On April 22, 1970, a crowd of 30,000 gathered on Belmont Plateau in Philadelphia’s Fairmount Park. It may have looked and sounded like a rock concert, but the people who took the stage that day weren’t just looking to entertain. These artists, activists, and politicians instead were there to galvanize the city’s and country’s growing environmental movement. The event, one of the largest in the nation on that first Earth Day, was the culmination of a week of activities in Philadelphia designed to promote environmental activism and build a diverse coalition that could spur political action. But these efforts to create common cause and collective action could not overcome the differences among activists, let alone the schism between Philadelphia’s young counterculture and the rest of city.
Earth Day was first proposed by Democratic senator Gaylord Nelson of Wisconsin, who envisioned a national, grassroots teach-in that would raise awareness about environmental issues and channel the spirit of anti–Vietnam War activism into the political might needed to pass environmental legislation on the local and national levels. Across the country like-minded individuals in cities and on college campuses responded to his call—planning events to educate neighbors about a growing environmental crisis and the need for broad political action. In Philadelphia these plans blossomed into an entire Earth Week of educational talks, performances, and political rallies.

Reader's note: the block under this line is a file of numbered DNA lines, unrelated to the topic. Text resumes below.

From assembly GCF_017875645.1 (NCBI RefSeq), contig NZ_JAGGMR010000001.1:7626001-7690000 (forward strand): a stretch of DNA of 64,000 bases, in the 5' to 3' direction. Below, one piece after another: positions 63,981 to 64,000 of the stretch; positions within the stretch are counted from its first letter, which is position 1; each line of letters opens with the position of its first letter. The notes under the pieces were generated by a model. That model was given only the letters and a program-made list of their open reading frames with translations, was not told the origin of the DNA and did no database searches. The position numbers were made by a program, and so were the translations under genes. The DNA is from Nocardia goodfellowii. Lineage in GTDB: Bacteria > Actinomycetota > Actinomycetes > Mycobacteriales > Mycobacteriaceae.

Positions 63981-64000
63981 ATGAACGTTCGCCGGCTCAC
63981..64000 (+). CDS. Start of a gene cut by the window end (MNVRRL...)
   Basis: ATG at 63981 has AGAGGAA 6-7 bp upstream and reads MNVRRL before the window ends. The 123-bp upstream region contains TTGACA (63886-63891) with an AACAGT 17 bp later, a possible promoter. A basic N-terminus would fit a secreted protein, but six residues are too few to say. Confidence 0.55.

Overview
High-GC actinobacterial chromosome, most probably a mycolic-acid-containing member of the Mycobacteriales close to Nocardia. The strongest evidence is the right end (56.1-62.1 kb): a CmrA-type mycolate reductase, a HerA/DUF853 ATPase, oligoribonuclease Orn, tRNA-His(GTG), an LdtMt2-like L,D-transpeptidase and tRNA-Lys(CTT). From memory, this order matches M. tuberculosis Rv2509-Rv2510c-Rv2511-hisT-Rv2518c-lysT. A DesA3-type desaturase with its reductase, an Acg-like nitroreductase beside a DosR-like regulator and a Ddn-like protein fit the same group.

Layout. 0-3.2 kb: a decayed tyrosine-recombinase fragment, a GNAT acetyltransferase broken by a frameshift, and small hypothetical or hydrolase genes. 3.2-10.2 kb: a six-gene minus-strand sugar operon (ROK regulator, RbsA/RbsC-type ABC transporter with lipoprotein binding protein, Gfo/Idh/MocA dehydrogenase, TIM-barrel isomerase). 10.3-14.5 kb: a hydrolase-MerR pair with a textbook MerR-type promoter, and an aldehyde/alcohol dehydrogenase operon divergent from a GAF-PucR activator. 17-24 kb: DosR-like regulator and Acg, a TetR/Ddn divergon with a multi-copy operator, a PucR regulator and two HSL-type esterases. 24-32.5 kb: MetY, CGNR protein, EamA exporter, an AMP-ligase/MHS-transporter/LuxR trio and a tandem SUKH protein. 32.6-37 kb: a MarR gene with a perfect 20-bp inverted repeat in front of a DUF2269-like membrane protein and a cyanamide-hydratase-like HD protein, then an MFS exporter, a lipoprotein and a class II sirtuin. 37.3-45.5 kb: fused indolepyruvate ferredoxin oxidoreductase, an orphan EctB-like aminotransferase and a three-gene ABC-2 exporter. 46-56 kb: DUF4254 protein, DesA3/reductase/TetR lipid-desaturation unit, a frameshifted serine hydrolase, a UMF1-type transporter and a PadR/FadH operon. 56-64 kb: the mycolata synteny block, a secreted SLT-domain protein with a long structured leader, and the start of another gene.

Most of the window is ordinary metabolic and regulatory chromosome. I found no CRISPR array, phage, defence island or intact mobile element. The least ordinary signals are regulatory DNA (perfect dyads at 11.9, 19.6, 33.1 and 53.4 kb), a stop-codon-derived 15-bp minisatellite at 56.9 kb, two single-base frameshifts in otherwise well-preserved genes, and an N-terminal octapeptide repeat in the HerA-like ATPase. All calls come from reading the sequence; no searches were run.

Among those who spoke at the Fairmount Park event was Maine senator Edmund Muskie, who had championed pollution control since the early 1960s as chair of the Senate Subcommittee on Air and Water Pollution. To many, Muskie was the face of D.C. establishment environmentalism. Throughout the decade his committee oversaw the passage of incremental and limited air- and water-pollution control regulations, including the Clean Air Act of 1963 and the Water Quality Act of 1965, that set standards at the state and local levels.
At 3:30 p.m. Muskie, wearing a paisley tie and Earth Week pin, stepped onto the small stage and addressed a crowd stretching up the rise and out to the wooded edges of Belmont Plateau. “No major American river is clean anymore,” he declared. “No American lake is free of pollution. No American city can boast of clean air.” Although it was a clear, sunny day in Fairmount Park, attendees sitting high atop the plateau could see the soot-choked city skyline, polluted by power plants, oil refineries, incinerators, and automobiles.
While the power to regulate the environment lay in the hands of federal legislators and state administrators, Muskie reminded listeners of their own power and the need to harness it for change. He told them that the power of people is demonstrated at the ballot box, cash register, courts, and public hearings. Only with public support could the Clean Air Act be adequately strengthened and the federal government given greater authority to regulate pollution.